Concerning the proposed property tax levy for High School District 211, the district put together a news release suggesting they're doing a remarkable job keeping taxes low, and projecting dire consequences should it not continue to collect the maximum permissible levy amount under the tax cap. That prompted me to have a look at the numbers myself using levy data from Cook County and financial data from the district's website.
For the last seven years ending in 2012, the operational funds' combined annual levy increase averaged about $5.2 million. Over the same period, on average the total revenue exceeded expenditures by about $10.6 million each year, adding these excesses to an ever-growing fund balance. While it's the district's policy to maintain an ending fund balance of about one third budgeted expenditures, the balance rose from a reasonable level of $66 million in 2005 to over $148 million in 2012, about $75 million over their policy's target level.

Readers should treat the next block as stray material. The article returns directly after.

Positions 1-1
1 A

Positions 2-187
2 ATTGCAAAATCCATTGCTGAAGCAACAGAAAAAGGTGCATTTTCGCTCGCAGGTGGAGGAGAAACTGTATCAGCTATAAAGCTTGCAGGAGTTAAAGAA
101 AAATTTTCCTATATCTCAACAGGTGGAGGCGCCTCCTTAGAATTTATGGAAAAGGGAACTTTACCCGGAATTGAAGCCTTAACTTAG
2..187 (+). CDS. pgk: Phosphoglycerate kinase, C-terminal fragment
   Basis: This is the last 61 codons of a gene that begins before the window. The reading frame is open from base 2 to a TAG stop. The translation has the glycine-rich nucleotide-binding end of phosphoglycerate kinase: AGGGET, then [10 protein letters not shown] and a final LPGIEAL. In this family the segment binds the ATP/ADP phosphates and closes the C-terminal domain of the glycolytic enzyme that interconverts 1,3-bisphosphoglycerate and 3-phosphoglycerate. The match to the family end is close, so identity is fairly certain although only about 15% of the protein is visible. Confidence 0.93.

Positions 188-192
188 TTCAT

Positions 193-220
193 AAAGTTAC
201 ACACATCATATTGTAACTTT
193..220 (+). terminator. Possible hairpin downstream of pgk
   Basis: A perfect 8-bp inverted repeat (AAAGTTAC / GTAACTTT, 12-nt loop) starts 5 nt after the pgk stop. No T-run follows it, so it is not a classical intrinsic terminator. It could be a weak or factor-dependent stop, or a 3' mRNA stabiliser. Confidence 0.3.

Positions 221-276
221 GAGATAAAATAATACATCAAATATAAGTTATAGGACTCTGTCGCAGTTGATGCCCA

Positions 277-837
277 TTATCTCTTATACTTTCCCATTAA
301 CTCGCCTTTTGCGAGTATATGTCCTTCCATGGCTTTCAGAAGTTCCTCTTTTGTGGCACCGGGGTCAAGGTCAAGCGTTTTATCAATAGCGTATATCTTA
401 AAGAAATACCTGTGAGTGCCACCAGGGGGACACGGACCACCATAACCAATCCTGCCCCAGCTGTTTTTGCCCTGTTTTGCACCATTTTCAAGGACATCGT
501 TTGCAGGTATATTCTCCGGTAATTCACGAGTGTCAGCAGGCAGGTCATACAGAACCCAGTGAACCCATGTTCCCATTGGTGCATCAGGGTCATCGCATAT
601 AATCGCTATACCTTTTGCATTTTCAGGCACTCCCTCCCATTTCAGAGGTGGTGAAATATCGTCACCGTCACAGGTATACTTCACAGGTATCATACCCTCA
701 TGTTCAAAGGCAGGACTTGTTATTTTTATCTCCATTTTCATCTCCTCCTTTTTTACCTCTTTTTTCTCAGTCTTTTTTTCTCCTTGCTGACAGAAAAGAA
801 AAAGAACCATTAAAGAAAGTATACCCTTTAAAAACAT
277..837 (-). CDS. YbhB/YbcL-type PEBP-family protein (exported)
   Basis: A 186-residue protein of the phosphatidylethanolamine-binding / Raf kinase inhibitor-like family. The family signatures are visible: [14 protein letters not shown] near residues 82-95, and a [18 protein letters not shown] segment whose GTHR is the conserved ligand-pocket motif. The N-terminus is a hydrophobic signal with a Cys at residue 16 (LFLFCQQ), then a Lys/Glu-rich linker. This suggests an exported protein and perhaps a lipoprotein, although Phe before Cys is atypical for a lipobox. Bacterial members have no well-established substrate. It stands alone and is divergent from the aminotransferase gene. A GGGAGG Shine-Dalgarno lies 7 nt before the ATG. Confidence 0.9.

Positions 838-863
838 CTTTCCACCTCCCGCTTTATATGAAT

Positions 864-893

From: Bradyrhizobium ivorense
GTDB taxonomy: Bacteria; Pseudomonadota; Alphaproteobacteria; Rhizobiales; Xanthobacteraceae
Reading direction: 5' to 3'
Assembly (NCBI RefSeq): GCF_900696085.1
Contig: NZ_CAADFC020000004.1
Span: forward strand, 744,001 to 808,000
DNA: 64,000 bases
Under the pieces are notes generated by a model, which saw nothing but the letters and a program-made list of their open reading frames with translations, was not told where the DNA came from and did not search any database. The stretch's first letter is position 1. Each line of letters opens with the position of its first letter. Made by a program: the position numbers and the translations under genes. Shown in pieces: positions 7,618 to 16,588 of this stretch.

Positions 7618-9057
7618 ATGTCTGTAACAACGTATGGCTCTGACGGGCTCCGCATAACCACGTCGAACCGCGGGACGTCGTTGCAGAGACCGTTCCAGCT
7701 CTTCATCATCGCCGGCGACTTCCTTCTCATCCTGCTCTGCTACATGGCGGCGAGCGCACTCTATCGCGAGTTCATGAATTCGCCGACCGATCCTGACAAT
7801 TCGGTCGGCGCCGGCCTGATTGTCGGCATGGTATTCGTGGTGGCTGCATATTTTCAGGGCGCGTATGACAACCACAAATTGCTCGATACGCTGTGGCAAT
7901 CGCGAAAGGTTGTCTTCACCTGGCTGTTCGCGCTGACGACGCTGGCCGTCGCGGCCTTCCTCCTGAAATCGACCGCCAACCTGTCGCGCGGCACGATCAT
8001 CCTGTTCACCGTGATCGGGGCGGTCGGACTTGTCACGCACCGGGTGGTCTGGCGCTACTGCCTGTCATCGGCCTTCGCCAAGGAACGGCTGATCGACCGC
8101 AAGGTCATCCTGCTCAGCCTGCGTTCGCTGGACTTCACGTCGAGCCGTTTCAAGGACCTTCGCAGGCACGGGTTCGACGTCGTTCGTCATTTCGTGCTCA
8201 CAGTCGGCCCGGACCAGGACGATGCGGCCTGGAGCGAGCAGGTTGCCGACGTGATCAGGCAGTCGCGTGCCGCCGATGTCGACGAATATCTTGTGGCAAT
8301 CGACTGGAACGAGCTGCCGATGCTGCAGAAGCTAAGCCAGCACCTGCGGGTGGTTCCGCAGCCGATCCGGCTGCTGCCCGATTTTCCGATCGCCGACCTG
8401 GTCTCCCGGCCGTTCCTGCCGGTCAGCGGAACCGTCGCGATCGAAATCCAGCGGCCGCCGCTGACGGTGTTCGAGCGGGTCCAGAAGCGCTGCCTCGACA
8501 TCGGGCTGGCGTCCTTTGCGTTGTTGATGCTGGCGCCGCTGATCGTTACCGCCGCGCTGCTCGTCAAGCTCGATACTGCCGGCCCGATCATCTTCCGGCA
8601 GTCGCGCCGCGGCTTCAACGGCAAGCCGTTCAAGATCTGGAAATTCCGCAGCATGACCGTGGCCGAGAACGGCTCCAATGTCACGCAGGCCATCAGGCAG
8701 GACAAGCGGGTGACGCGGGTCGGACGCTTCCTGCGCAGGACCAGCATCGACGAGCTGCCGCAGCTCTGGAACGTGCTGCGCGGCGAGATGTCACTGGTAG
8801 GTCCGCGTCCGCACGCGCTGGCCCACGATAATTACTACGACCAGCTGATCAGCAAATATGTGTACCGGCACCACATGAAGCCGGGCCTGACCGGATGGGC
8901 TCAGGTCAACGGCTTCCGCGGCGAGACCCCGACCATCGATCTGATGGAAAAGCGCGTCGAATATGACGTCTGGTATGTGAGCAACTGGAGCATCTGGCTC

The district's strategy is to keep its operational funds' levy at this excessively high level and take every penny it can under the tax cap, then shift money around to make token reductions to its bond levy giving the appearance of being taxpayer-friendly. Rather, it needs to suspend any operational fund levy increase for a number of years to work down this excessive fund balance and reach an appropriate levy level before resuming increases.
Now, should we be so lucky that the district does decide to keep its publicly stated levy flat it is then vital that it also instructs Cook County to not later add to its levy the additional 3 percent for "loss and cost", which would otherwise be negated under the tax cap when the districts requests their maximum levy. I'll bet most of you were unaware that occurred.